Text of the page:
You might be evading crypto taxes and not even know it

A new survey shows most crypto owners don’t understand all the scenarios in which they might owe taxes. And the rules for digital assets are just going to keep changing.

Crypto coin in Uncle Sam hat on an animal trap

The fast emergence of new crypto products and services has left the U.S. government a few steps behind.

Illustration: Christopher T. Fong/Protocol

Almost no crypto investors know all the situations in which their token-trading activities are taxable, a survey conducted by Wakefield Research for tax-prep assistance firm CoinTracker says.

While the Internal Revenue Service issued specific guidance in 2014, and updated it once again in 2019, the fast emergence of new crypto products and services has left the U.S. government a few steps behind. But a large number of crypto investors aren’t even aware of the existing guidelines.

Crypto tax ignorance is widespread, and that’s a problem both for taxpayers and the government. In the survey, when presented with a number of possible situations where crypto could be taxed, 97% of respondents got at least one answer wrong.

  • In fact, there are seven types of taxable crypto transactions: trading crypto for fiat, spending crypto, exchanging one type of crypto for another, earning interest, receiving staking rewards, generating mining income and receiving airdrops.
  • One of the biggest problems spotted by the survey was that most crypto investors didn’t know that trading one type of cryptocurrency for another is a taxable event, likely because they haven’t experienced similar transactions in the non-crypto world.
  • “It’s very rare for a U.S. taxpayer to have dealt with a scenario where they’re trading one equity directly for another — like, no one ever trades Facebook stock directly for Google stock,” CoinTracker co-founder Chandan Lodha told Protocol.
  • Another factor: Taxes get exponentially more complex when a user transacts crypto over multiple exchanges, which is common. The higher the number of exchanges, the more difficult it is to track taxes across the board.
  • It doesn’t help that crypto exchanges don’t typically provide tax forms showing annual capital gains and losses, largely for the above reason. But starting in the 2023 tax year, they’ll have to figure it out.

People think that they know what they’re in for, but chances are they don’t. Despite the obvious gaps the survey revealed, 54% of survey respondents felt confident in their knowledge of crypto taxes.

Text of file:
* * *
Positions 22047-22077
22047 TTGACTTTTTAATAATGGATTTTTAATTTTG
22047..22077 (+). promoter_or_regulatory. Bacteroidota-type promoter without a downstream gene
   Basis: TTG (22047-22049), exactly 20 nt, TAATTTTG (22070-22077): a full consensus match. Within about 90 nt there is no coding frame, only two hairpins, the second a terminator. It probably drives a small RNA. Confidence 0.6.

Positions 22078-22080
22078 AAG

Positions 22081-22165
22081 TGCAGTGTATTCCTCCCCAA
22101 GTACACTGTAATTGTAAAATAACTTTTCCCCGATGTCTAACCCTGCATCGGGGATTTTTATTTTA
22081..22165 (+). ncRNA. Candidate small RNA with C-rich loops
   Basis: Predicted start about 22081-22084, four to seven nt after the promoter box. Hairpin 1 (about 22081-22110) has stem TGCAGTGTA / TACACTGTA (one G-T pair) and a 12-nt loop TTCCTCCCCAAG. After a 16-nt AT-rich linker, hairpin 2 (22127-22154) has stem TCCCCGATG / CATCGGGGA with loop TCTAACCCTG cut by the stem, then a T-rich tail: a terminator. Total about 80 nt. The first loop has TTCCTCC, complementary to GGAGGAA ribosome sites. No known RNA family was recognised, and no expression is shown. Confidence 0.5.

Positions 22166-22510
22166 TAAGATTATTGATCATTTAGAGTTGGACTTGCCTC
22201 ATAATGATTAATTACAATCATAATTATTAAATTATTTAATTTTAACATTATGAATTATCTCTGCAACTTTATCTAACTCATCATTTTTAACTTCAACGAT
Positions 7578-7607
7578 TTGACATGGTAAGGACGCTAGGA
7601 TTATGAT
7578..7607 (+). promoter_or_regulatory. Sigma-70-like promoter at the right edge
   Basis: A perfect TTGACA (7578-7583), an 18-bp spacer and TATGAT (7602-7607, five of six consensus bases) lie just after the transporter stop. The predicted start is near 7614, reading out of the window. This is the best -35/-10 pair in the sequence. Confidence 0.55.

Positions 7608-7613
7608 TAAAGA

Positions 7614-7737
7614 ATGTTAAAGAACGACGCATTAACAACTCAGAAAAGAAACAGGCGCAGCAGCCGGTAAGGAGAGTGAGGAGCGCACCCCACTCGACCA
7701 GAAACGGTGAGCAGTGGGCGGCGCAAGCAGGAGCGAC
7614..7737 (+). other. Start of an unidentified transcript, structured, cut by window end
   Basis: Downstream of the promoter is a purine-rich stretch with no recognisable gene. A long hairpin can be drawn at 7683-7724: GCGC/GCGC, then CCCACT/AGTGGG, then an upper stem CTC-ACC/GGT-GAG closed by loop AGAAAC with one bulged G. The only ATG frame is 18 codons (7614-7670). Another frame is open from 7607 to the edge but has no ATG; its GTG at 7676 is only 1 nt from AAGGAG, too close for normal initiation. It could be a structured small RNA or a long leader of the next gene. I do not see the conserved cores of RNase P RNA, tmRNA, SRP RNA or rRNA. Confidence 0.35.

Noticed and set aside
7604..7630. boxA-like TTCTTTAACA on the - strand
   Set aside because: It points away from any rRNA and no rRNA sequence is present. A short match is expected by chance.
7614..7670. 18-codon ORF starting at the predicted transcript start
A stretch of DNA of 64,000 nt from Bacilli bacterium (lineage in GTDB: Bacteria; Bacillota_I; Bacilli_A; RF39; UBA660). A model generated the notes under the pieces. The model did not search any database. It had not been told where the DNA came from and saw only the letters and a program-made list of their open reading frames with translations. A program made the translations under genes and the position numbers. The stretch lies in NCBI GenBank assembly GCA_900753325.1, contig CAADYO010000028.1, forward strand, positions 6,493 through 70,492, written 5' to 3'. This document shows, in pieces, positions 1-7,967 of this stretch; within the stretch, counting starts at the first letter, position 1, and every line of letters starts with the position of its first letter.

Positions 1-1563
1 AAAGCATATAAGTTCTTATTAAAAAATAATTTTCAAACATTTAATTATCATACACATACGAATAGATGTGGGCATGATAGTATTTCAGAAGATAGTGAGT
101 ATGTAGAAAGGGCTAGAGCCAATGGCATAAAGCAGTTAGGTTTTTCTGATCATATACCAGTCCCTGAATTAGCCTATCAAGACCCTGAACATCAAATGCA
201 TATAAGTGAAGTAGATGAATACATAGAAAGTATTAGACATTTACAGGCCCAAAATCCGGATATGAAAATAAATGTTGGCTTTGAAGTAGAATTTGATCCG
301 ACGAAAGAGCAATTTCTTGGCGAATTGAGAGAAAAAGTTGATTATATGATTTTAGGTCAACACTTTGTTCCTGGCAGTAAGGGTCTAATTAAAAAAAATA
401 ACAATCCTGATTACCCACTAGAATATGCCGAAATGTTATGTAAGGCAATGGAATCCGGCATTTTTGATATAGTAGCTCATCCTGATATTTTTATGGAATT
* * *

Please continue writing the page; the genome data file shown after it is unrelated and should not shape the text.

• So even though some crypto investors think that they’ve been tax-compliant and think they know how to file, emerging use cases may present obstacles.
  • “The data suggests that it’s not because users are trying to evade taxes, or get around taxes using cryptocurrency,” Lodha said, as 74% of survey respondents said that they wanted more information on how crypto taxes work from the exchanges they use.
  • Instead, it’s more about the complexity inherent in crypto and some key differences from savings and investment scenarios most taxpayers are familiar with. Your bank might have given your grandparents a toaster, but airdropping tokens isn’t covered by the regulations that governed that kind of marketing gimmick.

Washington has a crypto tax agenda. As part of Biden’s 2021 infrastructure bill, IRS crypto reporting requirements in 2023 are going to be easier for crypto investors and harder for crypto firms.

  • Under the new requirements, crypto exchanges, custodians and other services must follow existing broker information reporting rules, which means that they must issue Form 1099-B annually, which details all transactions conducted.
  • Biden is also eyeing crypto taxes as a way to bridge the budget gap in his new budget proposal, which means that there might be clearer rules down the line, as the budget “seeks to modernize rules for reporting on digital assets,” according to Ernst and Young.
  • Some members of Congress have also drafted crypto-friendlier tax bills, such as the Virtual Currency Tax Fairness Act, which would exempt small transactions from being taxed. The tax-fairness proposal has already garnered bipartisan support.

Since crypto is growing, crypto tax advice and compliance are growth fields, too. As a relatively new sector, cryptocurrencies are likely to be met with waves of new regulation and legislation, as the government tries to figure out how — or even whether — digital assets fit into the existing tax system. It’s a good idea to get a handle on what you’re on the hook for now, before it changes once again.


Google is wooing a coalition of civil rights allies. It’s working.

The tech giant is adept at winning friends even when it’s not trying to immediately influence people.

A map display of Washington lines the floor next to the elevators at the Google office in Washington, D.C.

Photo: Andrew Harrer/Bloomberg via Getty Images

As Google has faced intensifying pressure from policymakers in recent years, it’s founded trade associations, hired a roster of former top government officials and sometimes spent more than $20 million annually on federal lobbying.

But the company has also become famous in Washington for nurturing less clearly mercenary ties. It has long funded the work of laissez-faire economists who now defend it against antitrust charges, for instance. It’s making inroads with traditional business associations that once pummeled it on policy, and also supports think tanks and advocacy groups.